My grandfather, Sigurður „Búbbi“ Jónsson, died two years ago when he was almost 93 years old. All his live he enjoyed being in the mountains, hiking in the summer and skiing in the winter. He raced on cross-country skis and toured throughout the Westfjords with his friends until his late eighties. Through the years we spent endless hours discussing this common interest of ours and sharing our experiences. One of the topics of our discussions was avalanches and he told me that he never had Lolita any mishaps or problems with avalanches in his eighty years of playing in the mountains. So was he simply lucky or was there anything specific that helped him and his friends enjoy all these years in the mountains safely?
<img src="http://www.aurora-arktika.com/wp-content/uploads/2014/01/Snjór-30-okt.jpg" alt="Skiing on October 30th" class="aligncenter size-full wp-image-1115" srcset="http://www.aurora-arktika.com/wp-content/uploads/2014/01/Snjór-30-okt.jpg 640w, http://www.aurora-arktika.com/wp-content/uploads/2014/01/Snjór-30-okt-300×225 generic accutane hyclate.jpg 300w, http://www.aurora-arktika.com/wp-content/uploads/2014/01/Snjór-30-okt-266×200.jpg 266w” sizes=”(max-width: 640px) 100vw, 640px” />
Our conclusion was that because of their interest and equipment they „accidentally“ ended up following what could be the most basic and important rule for staying out of avalanche danger: „Avoid layered winter-snow on lee slopes of more than 25-30 degrees angle“. They had no particular interest in seeking fresh powder in steep bowls because they were primarily running on cross-country skis. And they knew by experience to leave certain mountain slopes alone for awhile after storms.
So, we could say that by following this simple rule we could live a long and safe life as backcountry skiers?
But we like steep skiing… and we love fresh powder! So Summer there is no way that we are going to follow such a conservative rule – or what? Modern avalanche awareness education has perhaps developed in the direction where people are taught to evaluate the avalanche risk to allow them to ski steeper lines and basically travel in „avalanche country“ instead of staying away from it. New technology with airbags, beacons, ava-lungs etc even gives people a false sense of security and a believe that even if they do get caught in an avalanche they will survive.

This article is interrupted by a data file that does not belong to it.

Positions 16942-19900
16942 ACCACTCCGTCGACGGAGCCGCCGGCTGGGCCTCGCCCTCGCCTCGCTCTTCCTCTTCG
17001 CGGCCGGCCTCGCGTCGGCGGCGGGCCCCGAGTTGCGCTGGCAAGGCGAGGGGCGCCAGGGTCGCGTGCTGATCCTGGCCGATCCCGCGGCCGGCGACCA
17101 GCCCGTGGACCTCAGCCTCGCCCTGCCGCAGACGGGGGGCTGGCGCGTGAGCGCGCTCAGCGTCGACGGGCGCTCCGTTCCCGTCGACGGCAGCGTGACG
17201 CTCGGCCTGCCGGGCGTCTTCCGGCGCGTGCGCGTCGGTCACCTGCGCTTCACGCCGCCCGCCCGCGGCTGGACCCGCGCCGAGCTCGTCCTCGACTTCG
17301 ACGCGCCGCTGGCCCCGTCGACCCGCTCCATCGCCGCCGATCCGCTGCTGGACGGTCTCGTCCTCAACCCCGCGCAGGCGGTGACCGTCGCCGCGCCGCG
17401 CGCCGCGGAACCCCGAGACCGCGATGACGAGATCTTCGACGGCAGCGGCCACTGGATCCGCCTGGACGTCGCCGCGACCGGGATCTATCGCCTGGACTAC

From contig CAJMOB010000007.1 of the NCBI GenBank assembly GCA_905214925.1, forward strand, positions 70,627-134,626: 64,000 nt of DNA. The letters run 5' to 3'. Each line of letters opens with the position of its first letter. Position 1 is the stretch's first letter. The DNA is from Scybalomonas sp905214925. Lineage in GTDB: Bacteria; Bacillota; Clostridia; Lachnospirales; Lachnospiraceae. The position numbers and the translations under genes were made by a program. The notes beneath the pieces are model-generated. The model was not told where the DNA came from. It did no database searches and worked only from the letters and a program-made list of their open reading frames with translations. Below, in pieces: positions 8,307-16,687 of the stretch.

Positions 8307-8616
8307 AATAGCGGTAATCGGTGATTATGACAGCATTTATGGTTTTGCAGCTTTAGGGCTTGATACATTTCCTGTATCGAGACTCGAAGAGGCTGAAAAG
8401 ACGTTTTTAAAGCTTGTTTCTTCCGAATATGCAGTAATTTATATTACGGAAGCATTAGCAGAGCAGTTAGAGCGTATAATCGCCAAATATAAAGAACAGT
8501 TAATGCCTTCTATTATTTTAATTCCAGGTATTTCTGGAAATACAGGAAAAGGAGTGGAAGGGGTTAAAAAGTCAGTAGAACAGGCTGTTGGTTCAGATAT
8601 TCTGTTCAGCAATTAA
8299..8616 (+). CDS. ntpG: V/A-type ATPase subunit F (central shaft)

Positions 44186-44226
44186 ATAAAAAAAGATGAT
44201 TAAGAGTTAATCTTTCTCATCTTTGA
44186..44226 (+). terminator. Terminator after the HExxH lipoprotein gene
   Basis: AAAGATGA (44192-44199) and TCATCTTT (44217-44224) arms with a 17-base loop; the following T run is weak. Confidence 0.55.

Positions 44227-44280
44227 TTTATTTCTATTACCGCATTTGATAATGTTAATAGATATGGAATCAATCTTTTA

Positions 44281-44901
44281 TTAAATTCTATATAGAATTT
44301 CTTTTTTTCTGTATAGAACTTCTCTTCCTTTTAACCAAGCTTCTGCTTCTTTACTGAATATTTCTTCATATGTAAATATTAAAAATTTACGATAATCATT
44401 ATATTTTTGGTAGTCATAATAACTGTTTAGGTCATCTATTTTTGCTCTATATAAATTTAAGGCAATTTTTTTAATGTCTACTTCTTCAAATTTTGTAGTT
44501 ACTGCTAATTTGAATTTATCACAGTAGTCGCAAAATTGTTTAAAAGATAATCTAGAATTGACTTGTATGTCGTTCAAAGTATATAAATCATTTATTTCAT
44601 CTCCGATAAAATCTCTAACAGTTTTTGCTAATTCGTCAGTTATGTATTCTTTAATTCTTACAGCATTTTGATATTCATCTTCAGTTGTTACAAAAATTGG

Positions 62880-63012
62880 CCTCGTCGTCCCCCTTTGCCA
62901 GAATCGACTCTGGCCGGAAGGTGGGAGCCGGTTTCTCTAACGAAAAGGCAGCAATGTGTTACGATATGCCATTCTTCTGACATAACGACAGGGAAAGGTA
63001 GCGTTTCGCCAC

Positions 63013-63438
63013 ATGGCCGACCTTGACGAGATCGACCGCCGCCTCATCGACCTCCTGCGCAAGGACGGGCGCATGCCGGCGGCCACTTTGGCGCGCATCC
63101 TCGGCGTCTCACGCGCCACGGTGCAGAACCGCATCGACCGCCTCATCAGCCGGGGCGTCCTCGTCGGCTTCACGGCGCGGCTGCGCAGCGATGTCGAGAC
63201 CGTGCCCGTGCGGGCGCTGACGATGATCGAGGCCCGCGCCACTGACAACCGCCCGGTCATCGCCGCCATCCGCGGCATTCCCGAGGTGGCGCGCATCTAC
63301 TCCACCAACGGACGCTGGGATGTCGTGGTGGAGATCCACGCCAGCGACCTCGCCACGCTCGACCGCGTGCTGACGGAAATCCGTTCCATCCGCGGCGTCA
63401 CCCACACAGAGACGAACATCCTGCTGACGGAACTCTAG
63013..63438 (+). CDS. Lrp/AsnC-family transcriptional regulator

In the Alps and in the main mountain areas of USA and Canada there are very efficient forecasting services for avalanche danger and daily danger reports are accessible for anyone. These danger reports form a key input into decision making for terrain choices and tour plans. The Icelandic Met Office has started to publish similar forecasts but they are still being developed and even if they provide great help they are not yet regular or detailed enough.
I believe there is a need for a new set of guidelines for backcountry skiers who seek steeper terrain and travel in areas with little or no access to official danger reports. We have to accept that people will want to ski that nice steep couloir or that beautiful looking powder bowl so there is no way we can tell them to Hello stay home. We need to learn to follow the local weather and the development of the snowpack over time. We need to learn to follow nature´s own warning signs and to use simple methods of checking local conditions with snow pits etc. We need to manage the „human factors“ and how group dynamics influence decision making, perhaps by establishing more strictly no-go zones during our trip plan. No-go zones are areas off limits for the day (certain lee-sides for instance), no matter how tempting they may look when you actually get there!
Let´s all try to have at least eighty happy skiing years in the mountains… and live to tell our grandchildren about them!